Partnerships are key to the technology ecosystem that Continuous Composites is generating. The company’s CF3D technology is reported to reduce the high cost, long lead times, and design constraints of traditional manufacturing. (Photo: Business Wire)

Continuous Composites’ CF3D process is said to leverage the power of composite materials with a 3D printing process.

COEUR D’ALENE, Idaho—Continuous Composites recently opened a 7,500-square-foot facility that demonstrates its Continuous Fiber 3D Printing (CF3D®) technology at the largest scale to date, the company said in a release. The new facility in Coeur d’Alene is for research, development, and additive manufacturing, and is reported to increase the company’s previous build volume by 25 times.

According to the release, Continuous Composites owns the earliest patents granted for Continuous Fiber 3D Printing (CF3D®). The process is reported to leverage the power of composite materials with a 3D printing process to reduce the high cost, long lead times, and design constraints of traditional manufacturing. It elevates the use of composites by bringing tailorable, snap-curing thermoset materials to new applications, the company said.

Continuous Composites has built relationships and partnerships with multiple industry leaders over the last five years to bring its CF3D technology to commercialization. Today, these partners are intricately involved in the technology ecosystem that the company is generating.

Siemens, a technological pioneer, is said to empower CF3D with its Sinumerik 840D CNC system and Run MyRobot/Direct Control platform to achieve high-accuracy, multi-axis robotic control for automated manufacturing with CF3D. Arkema’s Sartomer business, a developer of photocurable resins, is developing a library of N3xtDimension® thermosetting resins with Continuous Composites. These resins, part of the 3D Printing Solutions by Arkema platform, are tailored for CF3D’s novel printing technique and customer-specific applications to enable industrial adoption of CF3D technology, according to the release.

“As an industry leader in automation, Siemens is excited to be sitting side-by-side with Arkema to support Continuous Composites’ development,” said Tim Bell, additive manufacturing business manager for Siemens Industry, Inc., in the release. “We recognize Continuous Composites has brought together prominent industry players to be successful in commercializing this technology.”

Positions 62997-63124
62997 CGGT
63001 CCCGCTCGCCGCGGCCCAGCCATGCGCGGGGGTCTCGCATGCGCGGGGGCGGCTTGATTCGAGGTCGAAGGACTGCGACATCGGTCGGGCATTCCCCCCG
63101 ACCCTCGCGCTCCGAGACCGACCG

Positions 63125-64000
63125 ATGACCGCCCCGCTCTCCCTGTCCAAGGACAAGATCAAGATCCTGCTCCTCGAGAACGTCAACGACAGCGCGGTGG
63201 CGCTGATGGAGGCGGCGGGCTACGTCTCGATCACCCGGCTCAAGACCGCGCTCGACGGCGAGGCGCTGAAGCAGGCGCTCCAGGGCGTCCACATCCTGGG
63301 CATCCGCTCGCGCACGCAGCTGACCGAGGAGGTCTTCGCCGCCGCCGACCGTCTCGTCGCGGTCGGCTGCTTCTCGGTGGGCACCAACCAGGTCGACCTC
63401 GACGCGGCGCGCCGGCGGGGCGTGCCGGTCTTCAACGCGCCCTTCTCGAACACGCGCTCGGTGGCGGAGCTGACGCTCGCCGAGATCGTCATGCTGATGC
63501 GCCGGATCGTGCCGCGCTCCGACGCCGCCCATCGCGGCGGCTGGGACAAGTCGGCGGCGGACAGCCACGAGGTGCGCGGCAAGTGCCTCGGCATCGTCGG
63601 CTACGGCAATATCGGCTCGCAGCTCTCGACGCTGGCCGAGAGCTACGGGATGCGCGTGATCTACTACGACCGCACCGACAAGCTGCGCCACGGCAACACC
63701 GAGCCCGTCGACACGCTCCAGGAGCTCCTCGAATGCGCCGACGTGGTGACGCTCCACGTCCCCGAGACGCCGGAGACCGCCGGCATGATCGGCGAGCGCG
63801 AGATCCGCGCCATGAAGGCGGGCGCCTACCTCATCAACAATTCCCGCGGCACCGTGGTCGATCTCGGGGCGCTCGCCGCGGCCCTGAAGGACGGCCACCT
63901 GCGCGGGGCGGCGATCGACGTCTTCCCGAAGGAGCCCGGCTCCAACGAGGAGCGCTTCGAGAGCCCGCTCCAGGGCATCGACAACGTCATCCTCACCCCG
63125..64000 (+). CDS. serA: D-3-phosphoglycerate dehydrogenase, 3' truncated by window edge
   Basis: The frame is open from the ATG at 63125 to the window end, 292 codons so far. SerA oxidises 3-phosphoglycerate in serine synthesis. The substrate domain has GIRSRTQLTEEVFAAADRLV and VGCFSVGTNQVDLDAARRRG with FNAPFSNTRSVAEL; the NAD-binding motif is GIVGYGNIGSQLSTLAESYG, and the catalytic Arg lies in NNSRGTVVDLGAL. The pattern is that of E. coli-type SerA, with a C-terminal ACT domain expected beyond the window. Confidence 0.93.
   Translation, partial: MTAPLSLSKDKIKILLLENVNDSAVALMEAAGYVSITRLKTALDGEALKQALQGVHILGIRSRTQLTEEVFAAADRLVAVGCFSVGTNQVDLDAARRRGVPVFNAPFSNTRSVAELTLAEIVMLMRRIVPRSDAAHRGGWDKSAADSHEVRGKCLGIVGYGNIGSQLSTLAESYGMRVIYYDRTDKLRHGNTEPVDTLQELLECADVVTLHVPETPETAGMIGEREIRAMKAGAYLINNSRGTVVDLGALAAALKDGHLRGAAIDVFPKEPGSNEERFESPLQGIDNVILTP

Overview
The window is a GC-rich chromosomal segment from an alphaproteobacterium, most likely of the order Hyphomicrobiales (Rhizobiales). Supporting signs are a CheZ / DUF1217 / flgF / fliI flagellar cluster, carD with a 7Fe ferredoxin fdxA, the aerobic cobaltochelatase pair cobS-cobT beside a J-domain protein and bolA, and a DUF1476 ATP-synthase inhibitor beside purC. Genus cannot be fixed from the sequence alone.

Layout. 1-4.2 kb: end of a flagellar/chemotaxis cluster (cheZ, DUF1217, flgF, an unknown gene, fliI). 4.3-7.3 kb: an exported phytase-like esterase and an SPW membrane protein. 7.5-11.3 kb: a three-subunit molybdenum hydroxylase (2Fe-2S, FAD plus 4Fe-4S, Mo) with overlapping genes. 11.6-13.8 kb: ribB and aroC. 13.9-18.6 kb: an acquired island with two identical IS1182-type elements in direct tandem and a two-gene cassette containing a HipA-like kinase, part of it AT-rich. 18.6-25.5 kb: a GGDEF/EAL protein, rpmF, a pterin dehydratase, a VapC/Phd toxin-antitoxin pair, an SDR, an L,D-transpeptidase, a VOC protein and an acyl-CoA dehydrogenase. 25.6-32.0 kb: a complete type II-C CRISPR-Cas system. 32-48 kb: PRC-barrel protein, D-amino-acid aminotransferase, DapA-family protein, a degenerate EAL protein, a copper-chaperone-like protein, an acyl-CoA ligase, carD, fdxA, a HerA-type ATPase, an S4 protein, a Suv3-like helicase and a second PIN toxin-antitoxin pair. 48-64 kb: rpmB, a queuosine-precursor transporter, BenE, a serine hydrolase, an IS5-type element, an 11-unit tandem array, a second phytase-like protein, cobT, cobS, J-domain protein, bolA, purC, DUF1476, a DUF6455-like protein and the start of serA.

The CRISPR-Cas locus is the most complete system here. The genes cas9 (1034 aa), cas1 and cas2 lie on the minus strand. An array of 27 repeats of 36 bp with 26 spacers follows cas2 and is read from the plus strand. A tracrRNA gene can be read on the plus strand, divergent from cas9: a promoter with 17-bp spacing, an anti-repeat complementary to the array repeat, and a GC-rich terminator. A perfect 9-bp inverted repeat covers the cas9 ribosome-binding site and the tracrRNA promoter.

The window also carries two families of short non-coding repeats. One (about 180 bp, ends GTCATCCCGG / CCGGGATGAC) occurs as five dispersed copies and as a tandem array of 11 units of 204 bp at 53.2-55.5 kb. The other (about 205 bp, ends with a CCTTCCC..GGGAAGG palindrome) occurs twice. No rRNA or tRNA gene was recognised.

“Sartomer is excited to support Continuous Composites with their technology ecosystem and partners as CF3D accelerates towards commercialization with our leading materials sciences,” said Sumeet Jain, senior director of 3D printing worldwide at Arkema, in the release. “We are tailoring advanced liquid resin solutions for CF3D to introduce a variety of high-end applications, and we believe there is a strong market opportunity for this technology and our innovative materials.”

Continuous Composites is also partnering with Comau and Güdel. Comau, an industrial automation company, provides Continuous Composites with flexible and automated systems in robot kinematics and motion controls, leveraging its six-axis robotic arm for CF3D. Güdel, a manufacturer of high-precision machine components, is teaming with Continuous Composites to scale CF3D technology with the aid of its TrackMotion Floor 50-foot linear rail for accuracy, efficiency, and rigidity.

The companies are coming together to develop “real customer applications,” including advancing CF3D for the Air Force Research Laboratory, according to the release.

Tyler Alvarado, CEO of Continuous Composites, said the partnerships were “mutually selected” by the companies, and will help CF3D technology “rapidly scale to the next phase of its capabilities.”

“Our new facility allows us essential access to research and development that is completely in stride with a powerhouse team of strategic partners and customers,” Alvarado said in the release.

Continuous Composites (www.continuouscomposites.com), established in 2015, is headquartered in Coeur D’Alene.

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